Forensic Update

Reflections on information management within the legal and regulatory arena

Posts Tagged ‘landfill of paper’

Federal Circuit’s Model Order adopted to curtail the expense of eDiscovery…Paradigm Shift of Wishful Thinking?

Posted by Johnny Lee on January 30, 2012

eDiscovery-LassoIn a move designed to stem the escalating costs of electronic discovery, the U.S. Court of Appeals for the Federal Circuit recently adopted a Model Order that sets out requirements designed to limit the scope and impact of eDiscovery in patent cases.  In a September 2011 presentation, Chief Judge Randall Rader of the U.S. Court of Appeals for the Federal Circuit unveiled a Model Order Regarding E-Discovery in Patent Cases (“Model Order”).

Judge Rader stated last September (at the joint conference of the Federal Circuit and Eastern District of Texas) that the Model Order will serve as an aid to district courts to enforce “responsible, targeted use of eDiscovery.”  According to Chief Judge Rader, the Model Order was drafted by special committee of the Advisory Council for the Federal Circuit and was designed to achieve the efficiencies achieved via Federal Rule of Civil Procedure (“FRCP”) Rule 30 (which limits the number of depositions that may be taken by each party).

The Model Order contains discrete provisions orchestrated to minimize expensive, overbroad, and time-consuming eDiscovery requests by establishing a process by which parties should exchange information, including electronically stored information (“ESI”).  Under the Model Order, parties are required to exchange “core documentation” prior to any request or production of electronic mail.  This core documentation includes related to the underlying patent and it prior art as well as the allegedly infringing product.

One of the most impactful provisions of the Model Order is its distinct and very detailed — treatment of electronic mail.  The Model Order actually presumes that general production requests shall not include email.  This addresses one of the most significant aspects of discovery in patent litigation, as a good deal of what is typically reviewed in such matters begins (and often ends) with a review of email.

Should this presumption be surmounted in a given matter, the Model Order also seeks to limit the number of custodians from whom email shall be produced.  “Each requesting party shall limit its email production requests to a total of five custodians per producing party for all such requests.”  This too can have a tremendous impact on the scope, expense, and timeliness of document reviews within patent litigation.

These changes alone are substantial, but the Model Order goes on to limit the nature and scope of eDiscovery in several other notable ways:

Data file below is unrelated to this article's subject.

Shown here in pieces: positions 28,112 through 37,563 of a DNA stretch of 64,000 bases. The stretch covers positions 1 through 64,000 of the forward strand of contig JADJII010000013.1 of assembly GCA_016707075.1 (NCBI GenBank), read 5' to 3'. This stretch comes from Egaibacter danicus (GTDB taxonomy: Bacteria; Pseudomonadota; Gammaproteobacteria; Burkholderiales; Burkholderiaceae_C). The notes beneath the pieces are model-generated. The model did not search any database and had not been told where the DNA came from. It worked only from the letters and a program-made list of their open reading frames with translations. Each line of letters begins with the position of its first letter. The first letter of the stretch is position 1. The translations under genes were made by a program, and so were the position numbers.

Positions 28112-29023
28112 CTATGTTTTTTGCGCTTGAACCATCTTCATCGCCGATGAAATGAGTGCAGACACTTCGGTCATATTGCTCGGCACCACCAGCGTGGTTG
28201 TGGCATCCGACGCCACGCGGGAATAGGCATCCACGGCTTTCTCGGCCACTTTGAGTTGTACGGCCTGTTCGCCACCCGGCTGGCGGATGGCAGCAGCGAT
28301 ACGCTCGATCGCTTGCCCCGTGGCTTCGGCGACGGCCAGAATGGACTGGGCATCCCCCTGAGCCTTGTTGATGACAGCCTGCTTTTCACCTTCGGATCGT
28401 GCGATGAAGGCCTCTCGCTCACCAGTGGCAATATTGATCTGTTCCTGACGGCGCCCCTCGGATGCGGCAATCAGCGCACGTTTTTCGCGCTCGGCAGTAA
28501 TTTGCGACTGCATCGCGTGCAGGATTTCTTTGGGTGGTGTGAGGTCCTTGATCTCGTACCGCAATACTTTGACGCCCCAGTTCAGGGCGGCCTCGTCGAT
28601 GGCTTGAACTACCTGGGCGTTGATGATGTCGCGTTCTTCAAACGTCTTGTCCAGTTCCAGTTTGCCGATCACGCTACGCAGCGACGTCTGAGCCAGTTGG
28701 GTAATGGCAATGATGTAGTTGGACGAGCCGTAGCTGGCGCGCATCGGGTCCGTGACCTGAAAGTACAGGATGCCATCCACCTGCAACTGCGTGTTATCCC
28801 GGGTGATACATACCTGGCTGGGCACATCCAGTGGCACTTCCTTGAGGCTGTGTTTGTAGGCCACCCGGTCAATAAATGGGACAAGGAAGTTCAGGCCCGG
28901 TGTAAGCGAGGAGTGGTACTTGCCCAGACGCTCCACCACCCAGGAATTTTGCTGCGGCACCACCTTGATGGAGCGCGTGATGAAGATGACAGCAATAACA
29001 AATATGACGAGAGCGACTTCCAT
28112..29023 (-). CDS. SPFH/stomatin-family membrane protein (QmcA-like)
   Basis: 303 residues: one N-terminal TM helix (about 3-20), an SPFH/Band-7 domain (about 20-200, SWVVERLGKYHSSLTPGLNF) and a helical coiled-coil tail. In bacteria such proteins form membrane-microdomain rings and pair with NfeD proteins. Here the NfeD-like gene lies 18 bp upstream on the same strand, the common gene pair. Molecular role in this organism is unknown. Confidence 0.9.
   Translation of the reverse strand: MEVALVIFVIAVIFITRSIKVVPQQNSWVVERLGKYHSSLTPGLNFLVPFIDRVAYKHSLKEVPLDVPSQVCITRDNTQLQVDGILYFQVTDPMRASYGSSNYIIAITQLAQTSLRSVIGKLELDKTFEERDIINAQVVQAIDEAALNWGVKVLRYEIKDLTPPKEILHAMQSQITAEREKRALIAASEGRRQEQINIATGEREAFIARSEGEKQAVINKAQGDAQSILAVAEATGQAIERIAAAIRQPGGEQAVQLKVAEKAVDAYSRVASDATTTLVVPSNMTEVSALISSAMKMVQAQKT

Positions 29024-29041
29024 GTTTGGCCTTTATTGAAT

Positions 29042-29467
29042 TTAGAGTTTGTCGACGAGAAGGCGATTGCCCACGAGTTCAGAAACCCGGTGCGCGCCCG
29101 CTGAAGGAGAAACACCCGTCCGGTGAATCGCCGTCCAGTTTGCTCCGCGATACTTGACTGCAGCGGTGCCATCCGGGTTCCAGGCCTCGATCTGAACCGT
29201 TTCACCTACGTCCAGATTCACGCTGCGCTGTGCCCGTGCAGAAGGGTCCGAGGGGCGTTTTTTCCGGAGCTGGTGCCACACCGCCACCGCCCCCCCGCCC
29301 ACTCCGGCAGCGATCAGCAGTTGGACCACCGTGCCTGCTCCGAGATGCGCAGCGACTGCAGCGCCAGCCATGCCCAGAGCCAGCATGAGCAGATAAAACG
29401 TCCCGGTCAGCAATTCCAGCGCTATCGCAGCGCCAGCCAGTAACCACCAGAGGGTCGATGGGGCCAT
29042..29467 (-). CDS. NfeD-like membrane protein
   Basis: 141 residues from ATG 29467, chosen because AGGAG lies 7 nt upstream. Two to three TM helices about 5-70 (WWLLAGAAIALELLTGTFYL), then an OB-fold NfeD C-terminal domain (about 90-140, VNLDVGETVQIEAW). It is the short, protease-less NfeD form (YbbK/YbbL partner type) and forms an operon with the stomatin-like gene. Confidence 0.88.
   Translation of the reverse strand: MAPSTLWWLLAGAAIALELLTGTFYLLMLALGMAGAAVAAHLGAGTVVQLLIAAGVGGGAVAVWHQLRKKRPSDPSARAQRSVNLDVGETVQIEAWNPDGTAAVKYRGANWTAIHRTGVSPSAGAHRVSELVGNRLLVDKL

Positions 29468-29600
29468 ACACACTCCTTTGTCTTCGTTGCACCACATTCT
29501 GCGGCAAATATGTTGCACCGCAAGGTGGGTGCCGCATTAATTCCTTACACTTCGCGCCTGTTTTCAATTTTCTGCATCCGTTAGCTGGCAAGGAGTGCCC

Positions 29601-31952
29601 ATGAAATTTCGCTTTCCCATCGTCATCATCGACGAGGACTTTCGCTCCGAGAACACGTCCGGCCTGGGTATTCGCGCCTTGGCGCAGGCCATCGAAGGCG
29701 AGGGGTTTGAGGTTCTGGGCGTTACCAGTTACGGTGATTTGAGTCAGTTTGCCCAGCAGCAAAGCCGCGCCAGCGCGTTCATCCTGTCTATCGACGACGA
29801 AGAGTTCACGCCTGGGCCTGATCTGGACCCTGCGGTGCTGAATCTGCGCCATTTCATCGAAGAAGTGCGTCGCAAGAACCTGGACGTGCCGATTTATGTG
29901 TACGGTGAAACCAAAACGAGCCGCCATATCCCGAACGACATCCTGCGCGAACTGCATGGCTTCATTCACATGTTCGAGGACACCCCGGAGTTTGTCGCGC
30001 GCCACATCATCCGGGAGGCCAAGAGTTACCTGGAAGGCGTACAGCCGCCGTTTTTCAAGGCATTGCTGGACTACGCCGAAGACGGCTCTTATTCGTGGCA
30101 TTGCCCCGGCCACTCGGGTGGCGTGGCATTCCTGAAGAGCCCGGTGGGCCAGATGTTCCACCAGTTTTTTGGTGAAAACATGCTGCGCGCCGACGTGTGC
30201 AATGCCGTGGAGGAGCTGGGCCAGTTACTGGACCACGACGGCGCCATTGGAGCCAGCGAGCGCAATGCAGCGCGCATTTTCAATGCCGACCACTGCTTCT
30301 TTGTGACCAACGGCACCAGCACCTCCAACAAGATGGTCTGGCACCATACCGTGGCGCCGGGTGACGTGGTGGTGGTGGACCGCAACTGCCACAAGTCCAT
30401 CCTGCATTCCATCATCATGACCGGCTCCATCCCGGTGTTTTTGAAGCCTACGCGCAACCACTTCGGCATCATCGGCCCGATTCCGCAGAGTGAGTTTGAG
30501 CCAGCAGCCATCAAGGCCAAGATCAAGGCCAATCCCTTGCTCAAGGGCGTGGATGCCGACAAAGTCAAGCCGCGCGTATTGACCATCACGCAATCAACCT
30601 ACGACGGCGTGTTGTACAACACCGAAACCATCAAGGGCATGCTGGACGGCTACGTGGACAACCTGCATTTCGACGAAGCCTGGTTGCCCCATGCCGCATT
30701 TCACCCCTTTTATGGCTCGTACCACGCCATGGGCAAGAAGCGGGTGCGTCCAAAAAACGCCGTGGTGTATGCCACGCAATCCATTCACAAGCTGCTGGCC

• Email production requests should be limited to a total of five search terms, per custodian, per party;
  • Absent a showing of good cause, parties should be exempted from producing metadata;
  • Costs will be shifted for disproportionate production requests (consistent with FRCP Rule 26); and
  • Inadvertent productions are deemed a non-waiver within the pending case or any other state/federal proceeding (consistent with Federal Rule of Evidence 502).

These changes codify a material shift in thinking that speaks directly to the root causes of overblown eDiscovery efforts in patent cases.  Moreover, these changes should begin to bear fruit immediately in the form of reduced “digital haystacks” that parties are required to sift through in search of the proverbial needle(s) they seek.

Indeed, in a recent patent case in the Northern District of California, a U.S. Magistrate Judge granted a defense motion to govern discovery using an order quite similar to the Model Order (q.v., DCG v. Checkpoint Technologies).  Interestingly, in that case, the plaintiff asserted that the Model Order should not be applied, as it was designed to limit discovery abuses by so-called “patent trolls” (as opposed to disputes between actual competitors in the marketplace).  The Magistrate Judge disagreed with this assertion, stating that the Model Order neither deals exclusively with patent trolls nor exempts parties from discovery scope-limitations simply because they are market competitors.

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Posted in Computer Forensics, Data Governance, eDiscovery, Litigation Hold, Records Retention | Tagged: , , , , , , , , , , , , , , , , , , , , , , , , , | Leave a Comment »

“Controlling your Data Avalanche” Webinar…

Posted by Johnny Lee on October 27, 2011

 

I am pleased to announce that I will join luminaries from Vedder Price, a prominent U.S. law firm, in a discussion on “Managing your Data Avalanche” on November 16, 2011.  This webinar will delve into strategies for satisfying an organization’s legal obligations associated with Records Retention, eDiscovery, Litigation Holds, and Data Privacy.